Saturday, November 24, 2012

Figs on the Move

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Last October, our neighbors Brent and Nestor gave us their martyred fig tree, Jesús. I didn't get Jesús into the ground last year because I wanted to wait until we'd gotten the place painted before planting trees right next to the house.

Now that the rainy season is here, it is time to plant trees.  So what if we only got halfway through painting this year?  We'll built tree-protecting something-or-others when the rains stop and painting resumes.  At the rate we're going, this will be some time in 2016.  It's been said that the best time to plant a fruit tree is twenty years ago, and the second best time to do so is right now.

So, this weekend, I set to work digging up the miserably heavy clay-silt soil on the side of our house.  This soil is so dense that it literally cannot be dug in the dry season.  When it's wet, it turns into the gloppiest sloppiest clay ever to stick to shoe or shovel.  I dug four holes, and totally wore myself out.  You should have seen my shoes.  A solid inch of mud, glued to the bottom of my feet.




But yeah, I dug four holes.  Without really setting out to do so, I've been collecting stray fig trees, ever since Robb and I bought our little house.

This spindly little tree came from some random dude on craigslist.  I bought it shortly after we moved into the house, during a period of addiction to the farm and garden section of craiglist.  I didn't have my head screwed on right back then, and was running amok, buying somewhat indiscriminately.  I have no idea what variety this plant is. But hey, it was cheap.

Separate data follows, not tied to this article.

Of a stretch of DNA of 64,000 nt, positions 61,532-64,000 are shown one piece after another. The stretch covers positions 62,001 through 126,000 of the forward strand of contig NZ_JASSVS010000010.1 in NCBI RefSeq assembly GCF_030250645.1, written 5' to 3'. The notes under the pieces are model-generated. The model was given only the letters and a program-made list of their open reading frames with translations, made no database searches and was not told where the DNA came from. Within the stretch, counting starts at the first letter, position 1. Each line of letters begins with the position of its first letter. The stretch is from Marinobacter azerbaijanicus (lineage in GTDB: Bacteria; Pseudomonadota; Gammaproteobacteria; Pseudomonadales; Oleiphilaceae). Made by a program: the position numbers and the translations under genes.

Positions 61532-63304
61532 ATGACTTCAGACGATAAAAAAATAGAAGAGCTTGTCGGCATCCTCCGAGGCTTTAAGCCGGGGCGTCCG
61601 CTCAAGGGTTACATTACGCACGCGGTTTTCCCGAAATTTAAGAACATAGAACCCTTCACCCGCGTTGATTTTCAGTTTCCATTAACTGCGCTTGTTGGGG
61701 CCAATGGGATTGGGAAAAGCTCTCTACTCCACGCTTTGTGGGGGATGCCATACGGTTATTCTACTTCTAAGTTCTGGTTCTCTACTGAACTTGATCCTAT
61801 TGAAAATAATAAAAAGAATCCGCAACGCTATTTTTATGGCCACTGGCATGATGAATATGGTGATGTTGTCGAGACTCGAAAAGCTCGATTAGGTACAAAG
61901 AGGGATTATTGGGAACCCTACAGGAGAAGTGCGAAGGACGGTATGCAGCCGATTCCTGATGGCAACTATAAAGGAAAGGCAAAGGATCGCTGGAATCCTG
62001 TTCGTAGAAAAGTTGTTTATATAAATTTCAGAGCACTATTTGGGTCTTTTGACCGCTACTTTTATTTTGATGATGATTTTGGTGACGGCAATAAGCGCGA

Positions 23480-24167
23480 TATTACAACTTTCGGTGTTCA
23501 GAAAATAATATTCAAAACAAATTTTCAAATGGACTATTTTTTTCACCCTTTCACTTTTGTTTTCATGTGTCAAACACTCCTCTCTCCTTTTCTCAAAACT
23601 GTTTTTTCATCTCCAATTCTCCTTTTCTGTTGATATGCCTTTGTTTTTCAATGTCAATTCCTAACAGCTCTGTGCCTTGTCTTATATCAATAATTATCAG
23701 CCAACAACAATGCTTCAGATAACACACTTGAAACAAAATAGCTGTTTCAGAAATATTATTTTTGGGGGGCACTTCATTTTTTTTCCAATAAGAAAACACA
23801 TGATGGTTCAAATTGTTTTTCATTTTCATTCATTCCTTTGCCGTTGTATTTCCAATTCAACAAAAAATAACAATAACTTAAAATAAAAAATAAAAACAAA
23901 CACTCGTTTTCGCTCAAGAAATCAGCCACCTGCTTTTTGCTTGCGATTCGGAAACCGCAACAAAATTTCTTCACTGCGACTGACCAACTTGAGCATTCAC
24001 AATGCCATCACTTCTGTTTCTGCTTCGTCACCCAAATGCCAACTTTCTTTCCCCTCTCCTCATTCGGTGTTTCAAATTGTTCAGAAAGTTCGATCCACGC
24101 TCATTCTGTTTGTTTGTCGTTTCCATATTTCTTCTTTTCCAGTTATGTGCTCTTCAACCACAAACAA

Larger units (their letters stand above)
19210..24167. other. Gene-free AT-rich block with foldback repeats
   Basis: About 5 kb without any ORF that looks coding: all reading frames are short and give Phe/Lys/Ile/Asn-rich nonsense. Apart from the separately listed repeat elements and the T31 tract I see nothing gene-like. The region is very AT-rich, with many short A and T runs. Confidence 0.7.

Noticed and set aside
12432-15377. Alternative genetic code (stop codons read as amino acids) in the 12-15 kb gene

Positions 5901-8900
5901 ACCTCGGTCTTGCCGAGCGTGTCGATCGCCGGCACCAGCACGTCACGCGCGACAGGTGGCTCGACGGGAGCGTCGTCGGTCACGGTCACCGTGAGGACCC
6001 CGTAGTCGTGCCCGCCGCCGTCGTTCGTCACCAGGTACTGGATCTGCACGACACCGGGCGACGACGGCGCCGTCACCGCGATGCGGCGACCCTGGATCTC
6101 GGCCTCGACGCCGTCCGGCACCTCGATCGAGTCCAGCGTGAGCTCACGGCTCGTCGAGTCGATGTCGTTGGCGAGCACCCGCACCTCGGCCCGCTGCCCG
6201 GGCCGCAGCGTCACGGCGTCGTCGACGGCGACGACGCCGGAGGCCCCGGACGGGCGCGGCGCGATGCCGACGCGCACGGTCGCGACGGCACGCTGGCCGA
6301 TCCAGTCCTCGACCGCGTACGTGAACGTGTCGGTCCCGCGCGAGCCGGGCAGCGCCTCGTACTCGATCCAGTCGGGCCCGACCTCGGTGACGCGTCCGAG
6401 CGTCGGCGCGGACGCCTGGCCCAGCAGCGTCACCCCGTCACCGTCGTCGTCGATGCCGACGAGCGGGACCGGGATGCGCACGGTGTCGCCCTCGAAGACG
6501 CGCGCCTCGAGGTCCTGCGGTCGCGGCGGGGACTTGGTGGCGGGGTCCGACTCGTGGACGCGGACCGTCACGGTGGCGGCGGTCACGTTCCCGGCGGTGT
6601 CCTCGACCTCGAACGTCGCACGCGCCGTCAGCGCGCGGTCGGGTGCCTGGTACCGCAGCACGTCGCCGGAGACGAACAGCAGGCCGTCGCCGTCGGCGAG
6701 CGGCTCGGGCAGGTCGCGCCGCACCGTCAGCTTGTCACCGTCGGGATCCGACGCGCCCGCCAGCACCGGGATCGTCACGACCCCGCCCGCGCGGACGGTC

Looks kind of sad, doesn't it?




This next fig was given to me by a very nice lady in Occidental, who sold me one of my spinning wheels.  I'll also admit to a period of craigslist spinning wheel excess.  What can I say?  I'm a sucker for handmade wooden tools, and spinning wheels really don't take up all that much room.  Robb doesn't complain, which may have something to do with the fact that I mostly kept my mouth shut during his vintage bicycle buying spree back in Baltimore.  We were living in a historic house that was only twelve feet wide, and our living room was hilariously full of bikes.

There are certainly much worse things to spend money on than fruit trees and wheels.  I make no apologies.




This last fig is our only named variety.  It is Desert King, a green fruit with pink flesh, said to do well in the Bay Area.  I bought this once I'd done a bit of research and had stopped grabbing up fruit trees at random.  I got it through the local chapter of the California Rare Fruit Growers

My plan is to keep these trees reasonably small, more like fig bushes.  The space they're in is pretty narrow.  I'm considering interspersing them with a couple of varieties of blackberry, for which we'll have to build some sort of trellis.

I augmented our stupidly heavy soil with quite a bit of mulchy compost.  I hope the figs thrive, and that I didn't do all this work for no reason.  I really wore myself out, and am going to be sore tomorrow, but I'll be dreaming of figs.